Ruger shows the making of a hedonist in ‘Ru The World’
When Ruger announced himself to Nigerian listeners in 2021 with his explosive debut EP ‘Pandemic’, he came guns blazing to assert himself on the mainstream with his distinct sonics and brand identity. Two years later, Ruger is one of Africa’s finest stars, and the underlying identity that drives his success remains unchanged. From his debut EP Ruger introduced listeners to the modern form of Konto music which is a hybrid of Dancehall and Afrobeats that was popularized by the likes of Daddy Showkey and Marvelous Benji. But beyond his brilliant fusion of Dancehall is his ability to explore other genres like R&B and Hip Hop elements, which he all ties together through an unbridled pursuit of pleasure. It’s this Dancehall brilliance and display of range that propelled him to massive commercial success and places him at a level where he can celebrate his feats through his debut LP ‘Ru The World’. While Ruger’s eye patch accords him a Jack Sparrow-like brand and his trademark hue low cut makes him instantly recognizable, it’s the hedonism that drives his music that provides a clearer window into his mind where he’s constantly in pursuit of pleasure.
Hedonism is an art and Ruger is a master of that art. For Ruger, pleasure is the greatest good. Pleasure is the reason that drives existence, and its absence robs life of its colour. And while wanton pleasure might be his major preoccupation, it’s the major means by which hedonists lead their lives.
On ‘Ru The World’, Ruger shows the making of a hedonist through a collection of acclaimed, adventurous, and signature songs with which he aims to propel his career to the next level.
“I’m all about my money,” Ruger says in the opening Grime-infused record ‘Tour’ where he swaggers like a rapper as he announces his place in the industry and celebrates the success his uniqueness and originality have earned him. In an interview with Apple Music African Now Radio, Ruger revealed that he’s a man who reflects and prays, and these parts of him are quickly displayed on the album as he tells his mother to celebrate that her son is touring the world. He also states that he’s chasing generational wealth, which shows that for Ruger, his success was not his alone.
Ruger has never been one to mince words, especially when talking about his wanton desires, and on ‘Ru The World’ he paints pictures of his sexual adventures while also offering insights into the human factors that condition a life of hedonism. In the Legendury Beatz produced ‘Ashana’ which is a colloquial word for a sex worker, Ruger sets the tone for the album as he embraces a life of sexual pursuit that has transcended his music and now plays out on stage where women are eager to recreate the lewd pictures he paints.
A desire for multiple women and the pursuit of hedonism requires the resources and know-how to sustain such a lifestyle. Whether it’s through a display of chest-thumping, sweet-talking, and an appreciation and acknowledgment of one’s flaws, Ruger makes it clear that he possesses all these in generous quantities.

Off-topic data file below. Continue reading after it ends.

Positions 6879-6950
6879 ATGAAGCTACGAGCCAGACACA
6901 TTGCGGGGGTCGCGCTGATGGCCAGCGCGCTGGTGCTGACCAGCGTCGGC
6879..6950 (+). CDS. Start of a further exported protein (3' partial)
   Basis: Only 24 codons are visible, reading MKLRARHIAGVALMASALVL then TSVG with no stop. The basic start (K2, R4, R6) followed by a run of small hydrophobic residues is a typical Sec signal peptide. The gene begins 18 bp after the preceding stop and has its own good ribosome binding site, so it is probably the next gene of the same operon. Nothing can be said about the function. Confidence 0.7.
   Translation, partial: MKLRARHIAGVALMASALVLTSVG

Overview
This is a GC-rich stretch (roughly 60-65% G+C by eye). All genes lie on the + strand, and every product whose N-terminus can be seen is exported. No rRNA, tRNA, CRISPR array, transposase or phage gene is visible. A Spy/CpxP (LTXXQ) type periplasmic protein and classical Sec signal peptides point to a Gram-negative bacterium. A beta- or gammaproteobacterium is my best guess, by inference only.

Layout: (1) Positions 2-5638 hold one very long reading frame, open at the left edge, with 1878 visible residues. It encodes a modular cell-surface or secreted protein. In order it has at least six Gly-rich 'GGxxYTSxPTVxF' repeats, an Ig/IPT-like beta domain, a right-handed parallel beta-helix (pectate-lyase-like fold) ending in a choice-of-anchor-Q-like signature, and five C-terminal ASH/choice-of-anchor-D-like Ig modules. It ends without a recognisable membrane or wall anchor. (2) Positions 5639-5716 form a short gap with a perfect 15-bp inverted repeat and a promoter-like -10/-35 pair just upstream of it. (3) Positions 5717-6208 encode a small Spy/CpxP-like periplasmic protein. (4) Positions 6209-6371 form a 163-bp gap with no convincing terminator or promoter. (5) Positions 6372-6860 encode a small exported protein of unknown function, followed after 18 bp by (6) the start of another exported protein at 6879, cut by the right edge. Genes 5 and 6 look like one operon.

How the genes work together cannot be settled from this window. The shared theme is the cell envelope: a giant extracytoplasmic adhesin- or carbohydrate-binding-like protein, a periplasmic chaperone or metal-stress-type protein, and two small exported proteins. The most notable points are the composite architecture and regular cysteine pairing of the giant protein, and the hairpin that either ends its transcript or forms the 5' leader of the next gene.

On his hit record ‘Asiwaju’, he declares himself a leader in the game with the success to back it. He repeats this chest-thumping on ‘Jonzing Boy’ where he confidently addresses his detractors.
In the mesmerizing R&B single ‘Blue’, Ruger dazzles with his smooth penmanship and ability to mold compelling melodies. He partners with British rapper Stefflon Don to sweet-talk his lover on ‘Addiction’ before proceeding to paint utterly sexually provocative pictures in ‘Likely’ and ‘BoyToy’.
There are parts of the album where he allows himself to get more personal and relatable, albeit within the boundaries of his pursuit of hedonism. In ‘I Want Peace’, Ruger delivers another R&B stunner as he addresses a toxic lover impeding his peace. This display of self-awareness continued in ‘Dear Ex’ where he acknowledges his shortcomings, and in ‘Red Flag’ where he admits to not being a suitable lover and his reluctance to change his ways. In his interview with Apple Music, Ruger shared that his album packed a bit of everything and indeed, he offered different pieces of himself on ‘Ru To World’. The album showcases Ruger’s hitmaker status on ‘Nine’ where he infuses Log drums for a party-starting record. He seamlessly shapeshifts on strategic collaborations on which he explores different variants of Dancehall while also adding musicality and depth through exploration of Folk with Sauti Sol, and sensually charged R&B records.
While some listeners might be tempted to summarise Ruger’s music as a mere pursuit of wanton pleasure for pleasure’s sake, it’s important to note that hedonism is an art, and Ruger richly explores this art in a way that it’s easily reconcilable with the maker.
His music packs an elevated level of musicality both in penmanship, delivery, and shear acoustic appeal. His versatility allows him to deploy the cadence required to convey the feelings needed to sell whatever he wishes to say.
While Ruger has delivered an album that stays true to his essence, the 53-minute playing time seems a bit too much, hence it might struggle to retain the fleeting attention of listeners in an increasingly saturated market. Perhaps he could have left off some songs and cut the album down to 14 songs to reduce the playing time and increase its replay quality.
At any rate, Ruger has achieved success on his terms, while making stupendous music to match. He’s set to kick off his UK Tour where he will dazzle listeners as he continues to Rule The World